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Lord Marlesford: My Lords, does the Minister believe that the radical approach--on which I congratulate the Government--is the right approach? There is no doubt that the London Underground is in many ways archaic. One obvious example is the Northern Line; another is that even today stored value tickets are not being sold to ordinary people who do not have season tickets or weekly tickets. One cannot buy stored tickets, a system which has been available elsewhere for 20 years.

I have considerable sympathy with the right reverend Prelate about the decision to negotiate with Railtrack. I was involved for five unhappy years with British Rail, and Railtrack still employs a number of its managers, many of whom are second rate people. Did the Government consider handing the matter over to Hong Kong MTR, which is superb? After all, Felixstowe docks now belong to Hong Kong; they are extremely well run and serve Britain very well indeed. Did not the Government consider anything a little more imaginative than bringing in Railtrack?

Lord Whitty: My Lords, as far as concerns the ticketing system, if the noble Lord would care to go across to Westminster station--despite the unattractive report of the noble Baroness, Lady Ludford--he will see that, very recently, at the bottom of all the automatic machines there is one which says "Carnet". That provides for what I think the noble Lord means by "stored tickets". For decades it has been one of my main bugbears that London Underground has not provided that facility; at last we have it.

So far as concerns Railtrack, because of the benefits of integration with the national rail system the Government were right to explore fully the prospects of the sub-surface areas going to Railtrack and it being able to provide directly that degree of integration. We needed to explore those options first. I hope that we have very nearly come to an effective conclusion on that. Of course it is open to the Hong Kong railway and anyone else to bid for the other parts of the London Underground system.

House of Lords Bill

6.17 p.m.

Consideration of amendments on Report resumed.

[Amendments Nos. 3 to 5 not moved.]

Clause 1 [Exclusion of hereditary peers]:

Lord Randall of St Budeaux moved Amendment No. 6:

Page 1, line 5, at beginning insert ("Subject to subsection (2)")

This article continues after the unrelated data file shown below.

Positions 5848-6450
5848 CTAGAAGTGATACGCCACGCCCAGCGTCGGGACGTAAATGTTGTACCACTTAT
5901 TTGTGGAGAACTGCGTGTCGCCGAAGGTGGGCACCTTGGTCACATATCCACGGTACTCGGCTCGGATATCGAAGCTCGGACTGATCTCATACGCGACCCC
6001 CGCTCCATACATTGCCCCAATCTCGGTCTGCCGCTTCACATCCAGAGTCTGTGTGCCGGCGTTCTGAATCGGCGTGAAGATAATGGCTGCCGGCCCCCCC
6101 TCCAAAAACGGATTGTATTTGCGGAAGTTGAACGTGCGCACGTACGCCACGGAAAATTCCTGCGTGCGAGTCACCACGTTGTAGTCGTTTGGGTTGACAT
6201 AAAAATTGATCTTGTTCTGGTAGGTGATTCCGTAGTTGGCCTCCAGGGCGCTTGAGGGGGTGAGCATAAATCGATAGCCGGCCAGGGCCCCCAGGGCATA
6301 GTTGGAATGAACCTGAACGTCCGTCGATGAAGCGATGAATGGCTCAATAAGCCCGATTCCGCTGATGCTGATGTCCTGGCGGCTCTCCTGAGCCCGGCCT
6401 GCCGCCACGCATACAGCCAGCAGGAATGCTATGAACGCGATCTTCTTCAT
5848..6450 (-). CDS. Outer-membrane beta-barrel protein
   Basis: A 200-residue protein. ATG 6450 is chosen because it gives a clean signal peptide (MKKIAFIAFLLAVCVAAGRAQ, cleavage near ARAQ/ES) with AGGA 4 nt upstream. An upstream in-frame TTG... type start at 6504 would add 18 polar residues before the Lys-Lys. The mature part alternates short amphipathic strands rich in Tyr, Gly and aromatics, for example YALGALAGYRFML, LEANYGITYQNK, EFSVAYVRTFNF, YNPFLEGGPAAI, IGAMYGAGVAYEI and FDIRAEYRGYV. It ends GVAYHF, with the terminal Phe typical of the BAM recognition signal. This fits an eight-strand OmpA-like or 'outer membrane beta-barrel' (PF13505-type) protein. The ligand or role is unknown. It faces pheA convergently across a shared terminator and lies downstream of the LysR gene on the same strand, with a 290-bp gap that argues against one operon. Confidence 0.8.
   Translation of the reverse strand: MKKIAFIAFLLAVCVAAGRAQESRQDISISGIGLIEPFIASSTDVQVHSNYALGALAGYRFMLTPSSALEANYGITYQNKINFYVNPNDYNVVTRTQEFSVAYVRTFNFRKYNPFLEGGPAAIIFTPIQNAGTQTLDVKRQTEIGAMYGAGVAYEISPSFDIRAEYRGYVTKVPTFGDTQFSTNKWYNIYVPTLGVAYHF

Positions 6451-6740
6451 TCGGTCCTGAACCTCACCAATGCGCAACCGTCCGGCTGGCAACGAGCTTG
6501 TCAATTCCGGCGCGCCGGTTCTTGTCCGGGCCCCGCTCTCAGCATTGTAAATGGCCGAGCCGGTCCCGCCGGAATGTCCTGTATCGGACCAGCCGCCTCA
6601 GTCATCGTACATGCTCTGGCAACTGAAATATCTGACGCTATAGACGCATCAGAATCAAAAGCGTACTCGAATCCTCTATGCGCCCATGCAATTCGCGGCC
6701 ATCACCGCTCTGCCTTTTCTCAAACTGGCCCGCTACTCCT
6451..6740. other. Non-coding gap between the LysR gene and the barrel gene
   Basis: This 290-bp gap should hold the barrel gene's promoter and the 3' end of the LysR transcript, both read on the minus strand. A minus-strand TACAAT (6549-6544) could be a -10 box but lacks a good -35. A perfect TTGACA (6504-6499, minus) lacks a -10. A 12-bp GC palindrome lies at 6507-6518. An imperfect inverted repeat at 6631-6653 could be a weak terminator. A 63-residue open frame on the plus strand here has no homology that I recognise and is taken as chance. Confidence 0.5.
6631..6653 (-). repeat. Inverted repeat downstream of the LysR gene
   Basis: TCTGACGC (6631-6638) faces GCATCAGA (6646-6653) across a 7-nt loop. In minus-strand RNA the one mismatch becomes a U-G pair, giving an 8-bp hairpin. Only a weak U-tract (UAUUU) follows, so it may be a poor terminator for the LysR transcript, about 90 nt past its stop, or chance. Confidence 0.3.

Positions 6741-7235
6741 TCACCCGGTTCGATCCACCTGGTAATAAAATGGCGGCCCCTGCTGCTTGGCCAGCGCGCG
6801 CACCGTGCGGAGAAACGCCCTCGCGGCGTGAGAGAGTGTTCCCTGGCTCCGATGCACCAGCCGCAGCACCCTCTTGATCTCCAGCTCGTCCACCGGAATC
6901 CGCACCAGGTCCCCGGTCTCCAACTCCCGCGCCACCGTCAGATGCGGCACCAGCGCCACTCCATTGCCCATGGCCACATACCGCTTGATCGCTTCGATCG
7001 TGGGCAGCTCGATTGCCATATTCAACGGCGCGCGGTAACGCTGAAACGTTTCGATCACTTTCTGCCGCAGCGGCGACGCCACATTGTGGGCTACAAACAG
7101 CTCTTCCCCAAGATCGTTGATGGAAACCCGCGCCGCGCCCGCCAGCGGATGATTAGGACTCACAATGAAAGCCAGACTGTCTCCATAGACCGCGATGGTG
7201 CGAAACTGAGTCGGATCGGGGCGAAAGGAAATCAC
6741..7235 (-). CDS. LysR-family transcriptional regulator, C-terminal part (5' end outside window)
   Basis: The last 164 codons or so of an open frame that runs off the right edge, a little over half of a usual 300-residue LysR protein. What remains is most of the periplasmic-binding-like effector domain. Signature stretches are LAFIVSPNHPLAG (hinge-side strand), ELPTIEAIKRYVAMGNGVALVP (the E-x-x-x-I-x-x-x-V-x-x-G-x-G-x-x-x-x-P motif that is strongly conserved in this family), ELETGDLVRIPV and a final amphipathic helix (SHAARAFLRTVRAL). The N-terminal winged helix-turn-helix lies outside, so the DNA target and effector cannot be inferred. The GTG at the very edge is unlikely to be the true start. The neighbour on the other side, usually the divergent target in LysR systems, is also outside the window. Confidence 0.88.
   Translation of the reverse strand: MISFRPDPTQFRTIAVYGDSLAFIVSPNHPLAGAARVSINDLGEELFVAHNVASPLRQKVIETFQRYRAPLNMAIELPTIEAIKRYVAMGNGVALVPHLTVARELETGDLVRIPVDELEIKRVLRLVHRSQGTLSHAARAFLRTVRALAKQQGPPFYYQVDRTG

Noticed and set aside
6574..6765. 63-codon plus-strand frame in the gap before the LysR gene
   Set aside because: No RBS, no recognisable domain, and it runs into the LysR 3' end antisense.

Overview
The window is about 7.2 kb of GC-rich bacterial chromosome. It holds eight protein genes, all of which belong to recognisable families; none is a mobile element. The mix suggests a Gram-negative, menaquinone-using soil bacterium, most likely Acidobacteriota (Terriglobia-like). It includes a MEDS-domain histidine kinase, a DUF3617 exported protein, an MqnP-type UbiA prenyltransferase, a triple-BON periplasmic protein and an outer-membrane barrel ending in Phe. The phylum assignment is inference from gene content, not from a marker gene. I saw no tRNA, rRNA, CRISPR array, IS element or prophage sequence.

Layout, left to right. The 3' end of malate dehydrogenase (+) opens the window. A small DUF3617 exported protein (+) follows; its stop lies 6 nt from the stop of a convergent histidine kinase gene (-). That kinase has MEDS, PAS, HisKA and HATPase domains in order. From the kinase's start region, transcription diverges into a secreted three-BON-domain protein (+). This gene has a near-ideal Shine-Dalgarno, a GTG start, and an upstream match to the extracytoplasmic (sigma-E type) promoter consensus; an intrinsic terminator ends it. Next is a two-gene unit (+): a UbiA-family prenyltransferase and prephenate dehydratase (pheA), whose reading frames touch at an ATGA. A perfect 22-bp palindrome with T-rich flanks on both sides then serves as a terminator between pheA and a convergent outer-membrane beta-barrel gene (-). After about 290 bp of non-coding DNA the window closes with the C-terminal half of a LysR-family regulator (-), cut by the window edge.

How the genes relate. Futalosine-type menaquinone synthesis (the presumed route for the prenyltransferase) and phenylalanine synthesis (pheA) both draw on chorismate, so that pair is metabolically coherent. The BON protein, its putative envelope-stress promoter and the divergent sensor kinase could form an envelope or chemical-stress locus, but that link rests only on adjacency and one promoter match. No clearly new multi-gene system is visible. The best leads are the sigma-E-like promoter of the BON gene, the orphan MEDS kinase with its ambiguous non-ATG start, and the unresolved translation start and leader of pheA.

The noble Lord said: My Lords, in moving Amendment No. 6 I will speak also to Amendments Nos. 9, 59 and 62.

Perhaps I may first give a brief overview of the effect of the amendments and then explain my rationale for bringing them forward. I will give then a brief description of each amendment.

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The principle upon which this group of amendments is based is that the heirs of hereditary Peers would lose their automatic right of becoming Members of the House of Lords. It means that all hereditary Peers would remain in the House until they die but they will not be succeeded by their heirs. In other words, after the Bill receives Royal Assent, the House will remain exactly as it is now. This approach does not countenance an instantaneous and arbitrary removal of a large proportion of the membership of the House.

However, to remain consistent with the Labour Party manifesto, it is necessary to introduce immediately fairer voting arrangements in the House of Lords. I believe it is unreasonable and not at all sensible that the Conservative Party should have in perpetuity a large, overwhelming majority over the Government, in this case the Labour Party. In my view, there is not a sound case for retaining this voting imbalance. My proposal therefore introduces a weighted voting system which puts the Conservative and Labour Parties, to all intents and purposes, on an equal footing, the independence of the House being maintained through the votes of all other Peers. To put it simply, all Peers would have the right to vote. Under the current membership figures of the House, the weighting would result in Government votes being multiplied by 2.7. That is all we need to do. Implementation is simple.

The principle on which my proposals are based is, first, to leave the membership of the House as it is at the moment but not to allow Peers who die to be succeeded by their heirs and, secondly, to multiply Labour votes, as Contents and Not-Contents, by 2.7. That is all that needs to be done for phase one reform of the House of Lords. What I have said is utterly consistent with the manifesto. Nothing more needs to be done.